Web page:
SINGAPORE - People suspected of having the new Omicron coronavirus variant will be isolated at the National Centre for Infectious Diseases until doctors are confident they are no longer infectious through repeat testing.
They will not be allowed to recover at home, said Health Minister Ong Ye Kung on Tuesday (Nov 30).
Full contact tracing will also be carried out for confirmed cases, with patients' close contacts to be quarantined for 10 days at dedicated facilities instead of being able to isolate themselves at home.
Polymerase chain reaction (PCR) tests will be conducted at the start and end of the quarantine period for such individuals, with swab samples prioritised for genetic sequencing to ascertain if they have the Omicron variant.
"The healthcare protocols will be a lot stricter and quite similar to the initial protocols we implemented when we first encountered Covid-19," Mr Ong, co-chair of the multi-ministry task force tackling the pandemic, said at a press conference.
The new variant, first detected in South Africa, has been classified as a variant of concern by the World Health Organisation. A variant of concern is one that shows evidence of higher transmissibility and virulence, leading to more severe disease that requires hospitalisation and causing deaths. Four other variants fall into this category, including the currently dominant Delta variant.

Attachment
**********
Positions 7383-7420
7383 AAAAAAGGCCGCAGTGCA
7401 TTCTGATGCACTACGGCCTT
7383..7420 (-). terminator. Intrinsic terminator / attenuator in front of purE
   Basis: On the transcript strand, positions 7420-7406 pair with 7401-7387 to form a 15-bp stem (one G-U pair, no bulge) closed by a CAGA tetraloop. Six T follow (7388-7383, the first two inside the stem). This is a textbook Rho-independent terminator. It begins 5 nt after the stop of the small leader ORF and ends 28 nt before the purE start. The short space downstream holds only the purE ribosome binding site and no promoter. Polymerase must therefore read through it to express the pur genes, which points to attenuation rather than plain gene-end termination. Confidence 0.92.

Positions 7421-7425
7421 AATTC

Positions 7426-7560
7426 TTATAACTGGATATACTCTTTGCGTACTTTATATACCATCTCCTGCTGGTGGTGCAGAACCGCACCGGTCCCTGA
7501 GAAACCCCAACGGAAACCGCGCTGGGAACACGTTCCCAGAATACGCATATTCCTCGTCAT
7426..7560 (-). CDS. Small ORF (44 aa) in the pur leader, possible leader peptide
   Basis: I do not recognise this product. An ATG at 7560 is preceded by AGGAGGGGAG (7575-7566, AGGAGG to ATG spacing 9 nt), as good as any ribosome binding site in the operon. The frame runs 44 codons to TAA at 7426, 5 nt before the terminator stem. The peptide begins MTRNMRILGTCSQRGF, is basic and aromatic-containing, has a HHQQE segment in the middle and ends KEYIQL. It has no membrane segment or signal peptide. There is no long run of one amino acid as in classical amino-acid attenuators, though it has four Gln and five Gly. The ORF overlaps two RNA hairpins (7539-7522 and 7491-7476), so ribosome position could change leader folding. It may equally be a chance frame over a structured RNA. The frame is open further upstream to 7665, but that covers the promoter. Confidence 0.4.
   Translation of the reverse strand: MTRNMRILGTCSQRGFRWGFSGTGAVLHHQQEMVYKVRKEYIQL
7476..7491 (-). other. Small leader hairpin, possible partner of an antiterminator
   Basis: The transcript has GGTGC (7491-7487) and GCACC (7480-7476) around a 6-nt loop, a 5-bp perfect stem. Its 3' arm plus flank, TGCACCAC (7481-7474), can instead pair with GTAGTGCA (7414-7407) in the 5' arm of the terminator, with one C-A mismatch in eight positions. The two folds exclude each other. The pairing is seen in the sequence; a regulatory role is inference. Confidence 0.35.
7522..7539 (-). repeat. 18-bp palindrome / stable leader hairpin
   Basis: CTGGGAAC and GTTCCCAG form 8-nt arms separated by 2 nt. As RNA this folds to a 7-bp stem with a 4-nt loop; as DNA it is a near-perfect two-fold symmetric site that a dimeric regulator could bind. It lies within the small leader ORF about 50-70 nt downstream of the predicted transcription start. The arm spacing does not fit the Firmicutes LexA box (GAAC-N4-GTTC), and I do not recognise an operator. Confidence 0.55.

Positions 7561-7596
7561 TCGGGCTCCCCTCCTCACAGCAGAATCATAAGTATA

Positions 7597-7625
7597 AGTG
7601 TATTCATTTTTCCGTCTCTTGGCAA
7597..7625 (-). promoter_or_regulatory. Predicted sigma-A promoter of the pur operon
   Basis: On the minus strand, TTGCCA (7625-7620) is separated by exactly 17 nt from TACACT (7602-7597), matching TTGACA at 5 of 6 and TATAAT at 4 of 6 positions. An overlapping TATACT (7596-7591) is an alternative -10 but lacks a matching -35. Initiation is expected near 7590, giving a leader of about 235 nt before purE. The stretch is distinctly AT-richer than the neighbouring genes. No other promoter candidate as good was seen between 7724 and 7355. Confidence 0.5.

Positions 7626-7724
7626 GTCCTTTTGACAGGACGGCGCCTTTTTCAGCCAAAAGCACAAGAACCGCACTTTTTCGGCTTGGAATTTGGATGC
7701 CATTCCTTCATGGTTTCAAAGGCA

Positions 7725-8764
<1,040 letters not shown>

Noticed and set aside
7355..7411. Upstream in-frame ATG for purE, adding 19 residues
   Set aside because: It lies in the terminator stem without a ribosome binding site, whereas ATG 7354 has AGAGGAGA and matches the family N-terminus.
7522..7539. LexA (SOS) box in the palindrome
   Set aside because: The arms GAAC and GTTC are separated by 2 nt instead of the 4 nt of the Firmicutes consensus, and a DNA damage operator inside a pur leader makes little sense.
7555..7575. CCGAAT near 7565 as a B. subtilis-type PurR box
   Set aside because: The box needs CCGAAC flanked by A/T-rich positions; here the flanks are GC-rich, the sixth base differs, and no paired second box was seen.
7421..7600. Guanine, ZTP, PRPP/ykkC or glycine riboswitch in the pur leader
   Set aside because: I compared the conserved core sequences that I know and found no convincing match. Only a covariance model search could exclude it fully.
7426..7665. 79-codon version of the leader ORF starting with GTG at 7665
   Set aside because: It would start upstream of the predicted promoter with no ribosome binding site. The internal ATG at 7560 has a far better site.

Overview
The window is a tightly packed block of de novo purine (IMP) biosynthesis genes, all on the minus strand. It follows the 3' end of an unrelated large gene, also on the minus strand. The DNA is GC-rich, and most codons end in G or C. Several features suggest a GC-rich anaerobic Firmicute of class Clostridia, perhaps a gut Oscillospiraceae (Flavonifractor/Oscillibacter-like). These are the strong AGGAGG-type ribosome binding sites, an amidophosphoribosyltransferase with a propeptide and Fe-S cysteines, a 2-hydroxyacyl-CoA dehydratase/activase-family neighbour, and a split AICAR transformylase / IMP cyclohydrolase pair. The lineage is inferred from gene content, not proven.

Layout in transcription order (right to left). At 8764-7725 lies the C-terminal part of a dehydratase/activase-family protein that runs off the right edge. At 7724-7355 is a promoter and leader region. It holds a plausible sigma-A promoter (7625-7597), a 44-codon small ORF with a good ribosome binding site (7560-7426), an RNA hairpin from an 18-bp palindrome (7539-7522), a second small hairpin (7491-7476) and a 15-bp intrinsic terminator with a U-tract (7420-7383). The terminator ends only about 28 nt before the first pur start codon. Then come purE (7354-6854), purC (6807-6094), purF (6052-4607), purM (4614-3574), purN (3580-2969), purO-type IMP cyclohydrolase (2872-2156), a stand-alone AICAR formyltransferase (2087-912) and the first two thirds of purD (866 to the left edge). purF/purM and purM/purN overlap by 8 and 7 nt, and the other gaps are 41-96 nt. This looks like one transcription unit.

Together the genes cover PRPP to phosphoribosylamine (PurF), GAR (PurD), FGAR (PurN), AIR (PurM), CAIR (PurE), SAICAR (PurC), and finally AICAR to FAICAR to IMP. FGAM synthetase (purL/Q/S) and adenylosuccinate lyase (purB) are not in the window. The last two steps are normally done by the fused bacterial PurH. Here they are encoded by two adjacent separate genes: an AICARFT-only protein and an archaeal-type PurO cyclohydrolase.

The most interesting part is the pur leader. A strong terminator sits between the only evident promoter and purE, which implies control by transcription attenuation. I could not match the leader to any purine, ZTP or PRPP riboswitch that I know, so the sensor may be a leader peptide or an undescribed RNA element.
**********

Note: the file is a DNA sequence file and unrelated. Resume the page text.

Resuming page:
Mr Ong also noted that a particular PCR test, produced by biotechnology firm ThermoFisher, can indicate if a person is likely to have been infected by the Omicron variant.
This test will be prioritised for use on travellers, he said, adding that it is not foolproof but will allow Singapore to act faster and implement differentiated healthcare protocols.
In a way, people can think about it as having two separate viruses in Singapore, Mr Ong said.
"We'll have two separate variants, two separate sets of healthcare protocols. One set for Delta, one set for Omicron, and the way to differentiate it is the ThermoFisher PCR tests," he said.
The minister also stressed that the country must push ahead with vaccination.
"This is absolutely the wrong time to argue that because there are new variants, let's not vaccinate and wait for a new vaccine," he said. "People die because of such arguments and such decisions."
He added that there is a good chance that existing vaccines will still work against the new variant, saying: "It is not the case where there are mutations and hence existing vaccines will not work because the human body is much more capable than that."